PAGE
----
Topic: Discrete-space Fourier transform computation

## Question

Compute the discrete-space Fourier transform of the following signal:

$f[m,n]= \cos \left( 2 \pi \left( \frac{m}{500}+ \frac{n}{200} \right) \right)$

trigonometric identities
By trigonometric identities(which can be proof by Eular's equations easily):
$cos(\alpha+\beta) = cos(\alpha)cos(\beta) - sin(\alpha)sin(\beta)$
Proof of separability
\begin{align} DSFT(f(m) \cdot g(n)) &= \sum_{m=-\infty}^{\infty} \sum_{n=-\infty}^{\infty} f(m) \cdot g(n) e^{-j(mu + nv)}\\ &= \sum_{m=-\infty}^{\infty} f(m) e^{-j(mu)} \sum_{n=-\infty}^{\infty} g(n) e^{-j(nv)}\\ &= F(u) \cdot G(v) \end{align}
where
$F(u) =\sum_{m=-\infty}^{\infty} f(m) e^{-j(mu)} = DTFT(f(m))$
$G(v) =\sum_{n=-\infty}^{\infty} g(n) e^{-j(nv)} = DTFT(g(n))$
Proof of linearity
\begin{align} DSFT(f(m,n) + g(m,n)) &= \sum_{m=-\infty}^{\infty} \sum_{n=-\infty}^{\infty} [f(m,n) + g(m,n)] e^{-j(mu + nv)}\\ &= \sum_{m=-\infty}^{\infty} \sum_{n=-\infty}^{\infty} f(m,n) e^{-j(mu + nv)} + \sum_{m=-\infty}^{\infty} \sum_{n=-\infty}^{\infty} g(m,n) e^{-j(mu + nv)}\\ &= F(u,v) + G(u,v) \end{align}
where
$F(u,v) =\sum_{m=-\infty}^{\infty} \sum_{n=-\infty}^{\infty} f(m,n) e^{-j(mu + nv)} = DSFT(f(m,n))$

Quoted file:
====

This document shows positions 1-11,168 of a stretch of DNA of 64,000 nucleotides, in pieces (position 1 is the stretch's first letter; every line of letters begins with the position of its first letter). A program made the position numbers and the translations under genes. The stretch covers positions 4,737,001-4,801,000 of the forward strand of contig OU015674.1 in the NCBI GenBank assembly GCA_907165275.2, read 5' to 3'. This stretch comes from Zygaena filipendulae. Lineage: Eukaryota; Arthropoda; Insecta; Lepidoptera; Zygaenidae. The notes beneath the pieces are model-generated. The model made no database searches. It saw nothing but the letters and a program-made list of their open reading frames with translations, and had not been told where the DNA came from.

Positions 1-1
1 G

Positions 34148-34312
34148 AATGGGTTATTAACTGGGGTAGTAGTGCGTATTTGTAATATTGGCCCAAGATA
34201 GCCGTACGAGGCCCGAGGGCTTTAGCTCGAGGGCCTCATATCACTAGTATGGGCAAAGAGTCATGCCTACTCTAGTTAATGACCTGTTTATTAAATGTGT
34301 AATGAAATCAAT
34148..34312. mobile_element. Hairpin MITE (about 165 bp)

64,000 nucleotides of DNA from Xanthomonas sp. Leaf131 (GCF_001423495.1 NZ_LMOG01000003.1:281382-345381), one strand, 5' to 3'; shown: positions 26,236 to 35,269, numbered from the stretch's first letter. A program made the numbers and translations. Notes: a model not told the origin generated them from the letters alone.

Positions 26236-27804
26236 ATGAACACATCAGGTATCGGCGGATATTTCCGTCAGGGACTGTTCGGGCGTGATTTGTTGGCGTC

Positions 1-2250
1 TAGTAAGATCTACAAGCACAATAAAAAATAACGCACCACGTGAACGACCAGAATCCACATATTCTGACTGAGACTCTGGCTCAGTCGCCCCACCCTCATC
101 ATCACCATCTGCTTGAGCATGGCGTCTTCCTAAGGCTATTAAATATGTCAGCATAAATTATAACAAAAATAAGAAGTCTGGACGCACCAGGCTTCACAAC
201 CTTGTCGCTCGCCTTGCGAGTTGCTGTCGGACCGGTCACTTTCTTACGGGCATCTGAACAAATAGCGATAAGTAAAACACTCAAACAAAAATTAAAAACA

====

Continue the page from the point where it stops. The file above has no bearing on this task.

$G(u,v) =\sum_{m=-\infty}^{\infty} \sum_{n=-\infty}^{\infty} g(m,n) e^{-j(mu + nv)} = DSFT(g(m,n))$
DTFT: By computing DTFT or looking it up in the table, one can find
$DTFT(cos(w_0n))=\pi[ \frac{}{}\delta(w-w_0)+\delta(w+w_0) ]$
$DTFT(sin(w_0n))=\frac{\pi}{j}[ \delta(w-w_0)-\delta(w+w_0) ]$
Instructor's comment: Would you know how to "compute" these two Fourier transforms if asked? Recall that one cannot use the summation formula to compute the DTFT of a function whose amplitude does not decrease as t approached plus/minus infinity. -pm
with all these tools we found, one can easily show the following:
Let
$\alpha = \frac{2\pi}{500}$
$\beta = \frac{2\pi}{200}$
\begin{align} DSFT&(\cos \left( 2 \pi \left( \frac{m}{500}+ \frac{n}{200} \right) \right))\\ &= DSFT[\cos \left( \alpha m + \beta n \right)] \\ &= DSFT[\cos(\alpha m)\cos(\beta n) - \sin(\alpha m)\sin(\beta n)]\\ &= DSFT[\cos(\alpha m)\cos(\beta n)] - DSFT[\sin(\alpha m)\sin(\beta n)]\\ &= DSFT[\cos(\alpha m)] \cdot DSFT[\cos(\beta n)] - DSFT[\sin(\alpha m)] \cdot DSFT[\sin(\beta n)]\\ &= \pi[ \delta(u-\alpha)+\delta(u+\alpha) ]\cdot\pi[ \delta(v-\beta)+\delta(v+\beta) ] + \frac{\pi}{j}[ \frac{}{}\delta(u-\alpha)-\delta(u+\alpha) ]\cdot\frac{\pi}{j}[ \frac{}{}\delta(v-\beta)-\delta(v+\beta) ]\\ &= \pi^2\{[ \delta(u-\alpha)+\delta(u+\alpha) ]\cdot[ \delta(v-\beta)+\delta(v+\beta) ] - [\delta(u-\alpha)-\delta(u+\alpha) ]\cdot[ \delta(v-\beta)-\delta(v+\beta) ]\}\\ &= 2\pi^2\{\delta(u-\alpha)\delta(v+\beta) + \delta(u+\alpha)\cdot\delta(v-\beta)\}\\ &= 2\pi^2\{\delta(u-\alpha,v+\beta) + \delta(u+\alpha,v-\beta)\}\\ \end{align}
where u and v repeats in every square with 2pi length.

--Xiao1 23:03, 19 November 2011 (UTC)

Instructor's comment: This is a very well intentioned answer, with proofs for almost everything that is being used. But it is a bit long? Can somebody propose a different, more straightforward approach? -pm